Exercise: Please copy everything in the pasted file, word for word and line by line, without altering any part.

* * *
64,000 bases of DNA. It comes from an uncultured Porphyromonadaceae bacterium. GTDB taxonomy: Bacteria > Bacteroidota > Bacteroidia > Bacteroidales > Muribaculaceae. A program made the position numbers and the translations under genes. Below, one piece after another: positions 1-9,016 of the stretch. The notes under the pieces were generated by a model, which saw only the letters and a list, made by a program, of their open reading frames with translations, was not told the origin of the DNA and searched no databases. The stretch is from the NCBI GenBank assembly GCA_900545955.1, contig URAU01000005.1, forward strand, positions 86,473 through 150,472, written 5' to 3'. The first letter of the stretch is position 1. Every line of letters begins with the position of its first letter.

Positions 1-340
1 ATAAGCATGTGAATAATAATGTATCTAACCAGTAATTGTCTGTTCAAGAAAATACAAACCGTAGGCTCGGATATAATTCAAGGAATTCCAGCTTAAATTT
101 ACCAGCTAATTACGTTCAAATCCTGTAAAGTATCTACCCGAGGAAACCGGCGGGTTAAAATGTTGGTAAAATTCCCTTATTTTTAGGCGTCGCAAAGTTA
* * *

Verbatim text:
64,000 bases of DNA. It comes from an uncultured Porphyromonadaceae bacterium. GTDB taxonomy: Bacteria > Bacteroidota > Bacteroidia > Bacteroidales > Muribaculaceae. A program made the position numbers and the translations under genes. Below, one piece after another: positions 1-9,016 of the stretch. The notes under the pieces were generated by a model, which saw only the letters and a list, made by a program, of their open reading frames with translations, was not told the origin of the DNA and searched no databases. The stretch is from the NCBI GenBank assembly GCA_900545955.1, contig URAU01000005.1, forward strand, positions 86,473 through 150,472, written 5' to 3'. The first letter of the stretch is position 1. Every line of letters begins with the position of its first letter.

Positions 1-340
1 ATAAGCATGTGAATAATAATGTATCTAACCAGTAATTGTCTGTTCAAGAAAATACAAACCGTAGGCTCGGATATAATTCAAGGAATTCCAGCTTAAATTT
101 ACCAGCTAATTACGTTCAAATCCTGTAAAGTATCTACCCGAGGAAACCGGCGGGTTAAAATGTTGGTAAAATTCCCTTATTTTTAGGCGTCGCAAAGTTA